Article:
TYBEE ISLAND, GA – There are lingering questions after Monday night’s town hall meeting discussing a proposed wind turbine on Tybee Island, including whether it could kill endangered birds.
The proposed turbine would be placed at the Waste Water Treatment Plant. But Timothy Keyes with the Department of Natural Resources told Tybee’s City Council that the location could threaten endangered wildlife, specifically Piping Plover.
“If you look at the sighting, if you look at the federally designated critical habitat of the Piping Plover, it basically surrounds the proposed site on three sides,” said Keyes.
Tybee is also home to nests of Red Knots, which may be added to the endangered list later this year. Studies show large scale turbines kill almost two birds per year, and with only 120 adult Piping Plover in America today, Keyes says losing even one is too many. But the proposed turbine is of the smaller variety, it is only as tall as Tybee’s water tower and light house. And it has slowly turning blades which proponents say are not likely to kill any birds.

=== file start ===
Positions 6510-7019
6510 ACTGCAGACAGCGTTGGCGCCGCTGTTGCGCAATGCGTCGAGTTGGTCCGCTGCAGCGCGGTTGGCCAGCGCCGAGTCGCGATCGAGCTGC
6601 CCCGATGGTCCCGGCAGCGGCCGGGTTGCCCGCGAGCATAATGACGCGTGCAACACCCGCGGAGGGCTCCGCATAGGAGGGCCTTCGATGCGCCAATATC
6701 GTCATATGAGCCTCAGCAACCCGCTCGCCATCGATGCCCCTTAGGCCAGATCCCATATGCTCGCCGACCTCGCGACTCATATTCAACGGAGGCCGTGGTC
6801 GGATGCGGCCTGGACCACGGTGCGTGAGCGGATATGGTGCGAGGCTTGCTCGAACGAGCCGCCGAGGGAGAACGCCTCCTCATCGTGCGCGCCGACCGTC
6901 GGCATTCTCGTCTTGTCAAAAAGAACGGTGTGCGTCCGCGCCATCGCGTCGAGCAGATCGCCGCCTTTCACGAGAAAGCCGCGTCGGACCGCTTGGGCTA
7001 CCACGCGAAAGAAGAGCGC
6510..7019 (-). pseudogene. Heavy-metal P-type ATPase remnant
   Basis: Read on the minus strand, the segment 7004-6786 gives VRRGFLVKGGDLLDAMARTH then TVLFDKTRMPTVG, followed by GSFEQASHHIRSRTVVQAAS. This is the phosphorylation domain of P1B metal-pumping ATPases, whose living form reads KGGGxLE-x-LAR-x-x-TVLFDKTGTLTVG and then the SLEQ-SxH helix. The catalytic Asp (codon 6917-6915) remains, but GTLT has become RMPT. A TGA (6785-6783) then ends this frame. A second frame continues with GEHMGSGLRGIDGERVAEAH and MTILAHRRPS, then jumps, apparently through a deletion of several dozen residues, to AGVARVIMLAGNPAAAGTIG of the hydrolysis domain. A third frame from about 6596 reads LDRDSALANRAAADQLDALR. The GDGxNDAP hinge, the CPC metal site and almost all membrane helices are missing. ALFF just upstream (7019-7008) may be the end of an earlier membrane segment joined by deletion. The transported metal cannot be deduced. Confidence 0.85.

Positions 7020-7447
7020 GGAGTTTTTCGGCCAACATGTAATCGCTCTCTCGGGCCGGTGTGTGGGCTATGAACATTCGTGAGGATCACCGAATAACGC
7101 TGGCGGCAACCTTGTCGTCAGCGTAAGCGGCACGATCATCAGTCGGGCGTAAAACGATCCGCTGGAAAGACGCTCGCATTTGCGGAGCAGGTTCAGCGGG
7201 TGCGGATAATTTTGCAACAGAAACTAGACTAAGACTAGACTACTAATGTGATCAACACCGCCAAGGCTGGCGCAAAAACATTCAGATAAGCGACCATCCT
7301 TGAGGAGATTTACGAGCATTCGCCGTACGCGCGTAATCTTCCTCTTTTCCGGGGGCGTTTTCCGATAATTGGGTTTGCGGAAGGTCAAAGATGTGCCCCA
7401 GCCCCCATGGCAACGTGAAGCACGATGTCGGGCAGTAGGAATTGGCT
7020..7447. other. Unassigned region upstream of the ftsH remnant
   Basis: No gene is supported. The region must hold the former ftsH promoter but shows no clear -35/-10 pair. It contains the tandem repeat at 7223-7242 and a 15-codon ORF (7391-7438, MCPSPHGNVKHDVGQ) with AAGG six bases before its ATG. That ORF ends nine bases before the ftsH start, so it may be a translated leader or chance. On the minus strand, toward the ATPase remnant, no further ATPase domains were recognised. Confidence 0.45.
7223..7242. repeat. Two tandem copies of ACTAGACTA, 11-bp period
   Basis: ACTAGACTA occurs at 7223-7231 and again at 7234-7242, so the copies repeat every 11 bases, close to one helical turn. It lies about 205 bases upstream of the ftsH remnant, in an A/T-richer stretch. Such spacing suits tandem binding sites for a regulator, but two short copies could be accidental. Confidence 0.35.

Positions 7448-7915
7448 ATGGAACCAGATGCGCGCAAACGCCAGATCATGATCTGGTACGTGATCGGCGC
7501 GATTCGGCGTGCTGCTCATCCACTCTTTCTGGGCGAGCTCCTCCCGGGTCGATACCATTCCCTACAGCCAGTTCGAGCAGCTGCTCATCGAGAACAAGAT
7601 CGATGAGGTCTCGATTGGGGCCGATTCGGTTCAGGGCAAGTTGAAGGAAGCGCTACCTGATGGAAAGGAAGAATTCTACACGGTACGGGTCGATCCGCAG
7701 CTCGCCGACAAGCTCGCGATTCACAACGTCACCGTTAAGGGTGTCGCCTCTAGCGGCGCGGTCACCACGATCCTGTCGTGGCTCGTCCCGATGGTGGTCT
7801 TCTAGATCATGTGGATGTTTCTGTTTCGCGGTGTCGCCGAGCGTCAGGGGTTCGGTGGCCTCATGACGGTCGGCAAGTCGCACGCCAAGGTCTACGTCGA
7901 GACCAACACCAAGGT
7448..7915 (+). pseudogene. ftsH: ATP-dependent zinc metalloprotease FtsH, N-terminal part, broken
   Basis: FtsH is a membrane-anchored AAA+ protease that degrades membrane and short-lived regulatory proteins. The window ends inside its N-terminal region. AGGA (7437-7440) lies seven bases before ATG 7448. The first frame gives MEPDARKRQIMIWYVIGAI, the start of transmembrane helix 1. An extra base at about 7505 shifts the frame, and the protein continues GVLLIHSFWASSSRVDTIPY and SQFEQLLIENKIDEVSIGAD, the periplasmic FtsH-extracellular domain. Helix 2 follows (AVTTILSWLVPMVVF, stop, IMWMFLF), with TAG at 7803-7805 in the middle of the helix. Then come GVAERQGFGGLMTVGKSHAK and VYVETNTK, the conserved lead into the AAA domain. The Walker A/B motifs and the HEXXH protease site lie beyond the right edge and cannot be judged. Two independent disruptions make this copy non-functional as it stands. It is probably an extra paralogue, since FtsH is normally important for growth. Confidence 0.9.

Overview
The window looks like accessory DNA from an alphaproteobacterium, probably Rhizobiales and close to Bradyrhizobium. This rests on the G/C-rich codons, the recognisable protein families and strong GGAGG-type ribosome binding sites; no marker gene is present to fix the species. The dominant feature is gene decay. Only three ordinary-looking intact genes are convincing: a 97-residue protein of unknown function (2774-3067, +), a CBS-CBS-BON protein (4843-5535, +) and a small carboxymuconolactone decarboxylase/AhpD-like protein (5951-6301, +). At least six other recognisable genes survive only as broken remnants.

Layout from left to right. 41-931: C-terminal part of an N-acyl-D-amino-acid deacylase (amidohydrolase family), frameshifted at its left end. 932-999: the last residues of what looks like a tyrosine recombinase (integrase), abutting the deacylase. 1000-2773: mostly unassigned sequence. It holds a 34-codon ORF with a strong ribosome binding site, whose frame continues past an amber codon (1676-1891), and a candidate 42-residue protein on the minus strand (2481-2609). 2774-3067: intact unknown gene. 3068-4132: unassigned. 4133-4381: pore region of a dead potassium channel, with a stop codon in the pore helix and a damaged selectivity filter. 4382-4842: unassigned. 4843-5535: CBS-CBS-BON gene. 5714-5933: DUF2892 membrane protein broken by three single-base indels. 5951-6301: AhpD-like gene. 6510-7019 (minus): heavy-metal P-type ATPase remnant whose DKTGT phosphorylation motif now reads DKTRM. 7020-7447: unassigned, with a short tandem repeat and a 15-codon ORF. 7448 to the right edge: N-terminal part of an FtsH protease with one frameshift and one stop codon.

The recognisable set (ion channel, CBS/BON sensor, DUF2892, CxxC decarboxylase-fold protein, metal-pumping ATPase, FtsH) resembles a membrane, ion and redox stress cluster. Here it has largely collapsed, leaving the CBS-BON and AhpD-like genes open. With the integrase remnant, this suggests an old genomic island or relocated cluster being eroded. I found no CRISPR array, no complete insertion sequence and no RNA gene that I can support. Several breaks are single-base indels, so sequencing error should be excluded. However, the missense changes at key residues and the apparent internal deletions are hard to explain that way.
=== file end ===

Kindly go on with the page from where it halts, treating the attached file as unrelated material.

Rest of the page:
A wind turbine generally kills birds not through collisions but suffocation. The blades act like airplane wings and they create high and low air pressure fields. The birds fly into the pressure fields and are deprived of oxygen.
Tybee is on the Atlantic fly way and it hosts large migrations of birds in certain seasons. One local bird watcher has a suggestion.
“I would suggest we simply monitor it, and if there are any problems, as you suggest, we close it down. I’m glad to hear we can close it down for a brief period of time,” he said.
The turbine is a gift from an international corporation which wishes to remain unnamed. If approved, the plan is to use the turbine to help power the plant. The city only has to pay for its transportation and installation. If all goes according to plan, it could save at least $400,000 over 20 years.
Tybee Island City Councilman Paul Wolff says it would be great for the city.
“Wind and solar are long term our best options for making the transition from burning fossil fuels to having clean sustainable energy,” said Wolff.
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